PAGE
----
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Last updateSat, 21 Oct 2017 10am

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    Saturday, October 21, 2017-2:23:43A.M.

     

     

     

     

     

Regional News

8.5 tons of WWII ordnance removed from Palau

(Press Release) — Cleared Ground Demining or CGD, with funding from the New Zealand government’s North Pacific Development Fund, has just completed a task removing over 8.5 tons of World War II ordnance from a Japanese ammunition barge that had sunk during the war next to Peleliu Channel, Peleliu State, in the Republic of Palau.

A large total of 167 of 200mm projectiles were discovered, many of them leaking toxic chemicals into the water not far from Peleliu’s Teluleu Marine Conservation Area.

Click to enlarge
Cleared Ground Demining teams collect  the 200mm projectiles from the barge wreck. Cleared Ground Demining team members work among the WWII ammunition barge wreck.
The 167 projectiles collected are ready for transportation to Cleared Ground Demining’s demolitions range. 8.5 tons of ordnance await transportation for destruction.  Contributed photos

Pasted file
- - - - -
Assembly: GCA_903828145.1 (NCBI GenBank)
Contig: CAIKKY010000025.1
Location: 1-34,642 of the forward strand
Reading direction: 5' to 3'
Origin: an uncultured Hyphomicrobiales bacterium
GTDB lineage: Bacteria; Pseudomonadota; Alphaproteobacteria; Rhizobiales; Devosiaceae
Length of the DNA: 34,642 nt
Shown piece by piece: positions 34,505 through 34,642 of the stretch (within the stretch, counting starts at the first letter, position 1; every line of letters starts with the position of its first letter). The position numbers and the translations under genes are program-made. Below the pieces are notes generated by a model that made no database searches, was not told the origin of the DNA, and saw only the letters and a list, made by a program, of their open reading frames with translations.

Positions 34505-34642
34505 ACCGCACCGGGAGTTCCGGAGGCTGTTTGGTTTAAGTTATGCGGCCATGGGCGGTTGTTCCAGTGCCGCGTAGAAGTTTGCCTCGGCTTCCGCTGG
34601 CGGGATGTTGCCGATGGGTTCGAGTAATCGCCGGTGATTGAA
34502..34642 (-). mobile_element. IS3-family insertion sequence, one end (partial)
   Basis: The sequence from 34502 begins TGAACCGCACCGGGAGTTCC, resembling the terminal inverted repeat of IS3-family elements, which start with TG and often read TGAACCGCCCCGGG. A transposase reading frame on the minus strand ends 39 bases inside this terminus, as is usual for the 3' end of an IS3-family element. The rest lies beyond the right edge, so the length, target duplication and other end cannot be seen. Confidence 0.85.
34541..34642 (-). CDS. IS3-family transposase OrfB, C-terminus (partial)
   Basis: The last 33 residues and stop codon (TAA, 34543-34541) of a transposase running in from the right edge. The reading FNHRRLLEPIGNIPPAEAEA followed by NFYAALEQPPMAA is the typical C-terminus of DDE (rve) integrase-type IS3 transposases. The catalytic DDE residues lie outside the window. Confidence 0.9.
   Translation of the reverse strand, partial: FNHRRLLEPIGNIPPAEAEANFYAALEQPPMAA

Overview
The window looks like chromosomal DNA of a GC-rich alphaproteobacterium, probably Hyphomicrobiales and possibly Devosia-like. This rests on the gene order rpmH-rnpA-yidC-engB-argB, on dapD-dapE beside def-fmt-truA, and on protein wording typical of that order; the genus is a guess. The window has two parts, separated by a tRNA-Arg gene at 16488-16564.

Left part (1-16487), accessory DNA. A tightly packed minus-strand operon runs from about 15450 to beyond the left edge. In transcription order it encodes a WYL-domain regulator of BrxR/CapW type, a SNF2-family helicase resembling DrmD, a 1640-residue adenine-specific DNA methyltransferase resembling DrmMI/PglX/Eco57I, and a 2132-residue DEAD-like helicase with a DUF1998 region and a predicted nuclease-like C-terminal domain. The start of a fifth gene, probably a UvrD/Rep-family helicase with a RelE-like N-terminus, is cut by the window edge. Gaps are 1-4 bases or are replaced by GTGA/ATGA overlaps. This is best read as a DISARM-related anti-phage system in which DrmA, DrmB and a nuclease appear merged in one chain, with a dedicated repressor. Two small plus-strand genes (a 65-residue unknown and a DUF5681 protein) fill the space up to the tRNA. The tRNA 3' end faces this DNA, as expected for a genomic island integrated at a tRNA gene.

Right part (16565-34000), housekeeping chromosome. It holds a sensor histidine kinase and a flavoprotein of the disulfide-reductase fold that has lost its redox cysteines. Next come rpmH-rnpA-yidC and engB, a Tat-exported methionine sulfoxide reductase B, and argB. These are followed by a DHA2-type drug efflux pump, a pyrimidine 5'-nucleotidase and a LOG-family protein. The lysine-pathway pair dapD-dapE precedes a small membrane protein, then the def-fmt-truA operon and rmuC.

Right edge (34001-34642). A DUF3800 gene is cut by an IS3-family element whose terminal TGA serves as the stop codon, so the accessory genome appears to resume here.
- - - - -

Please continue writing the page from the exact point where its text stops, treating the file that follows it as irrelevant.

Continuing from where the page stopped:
The location of the sunken barge was also a human security concern to Peleliu State as the channel into Peleliu’s North Dock is a main point of access for the people of Peleliu, with Peleliu’s fuel and food supplies dependent on this access, as well for boats bringing dive and WWII tourists.

A spokesperson for the not-for profit British NGO Cleared Ground, said that CGD worked closely with Peleliu State to prioritize the removal of this leaking ordnance without delay utilizing CGD’s highly trained local Palauan teams, as it was only a matter of time before more of these 73-year-old rusting projectiles began to leak, causing a greater environmental threat to Palau’s pristine oceans and a more involved and costly removal task.

CGD conducts extensive WWII research to assist in the location of ordnance in Palau, and the spokesperson also added that WWII historians were excited by CGD locating the barge, as it helps explain why Peleliu’s large 200mm gun on Bloody Nose Ridge, which is a favorite site for tourists to Peleliu, is said never to have been fired.

CGD said there are many WWII reports by U.S. pilots of Japanese ammunition barges being struck as Japanese forces began to run low on ammunition on Peleliu, and many attempts were made to send ammunition re-supplies from Babeldaob Island bases to Peleliu Island, often under the cover of night.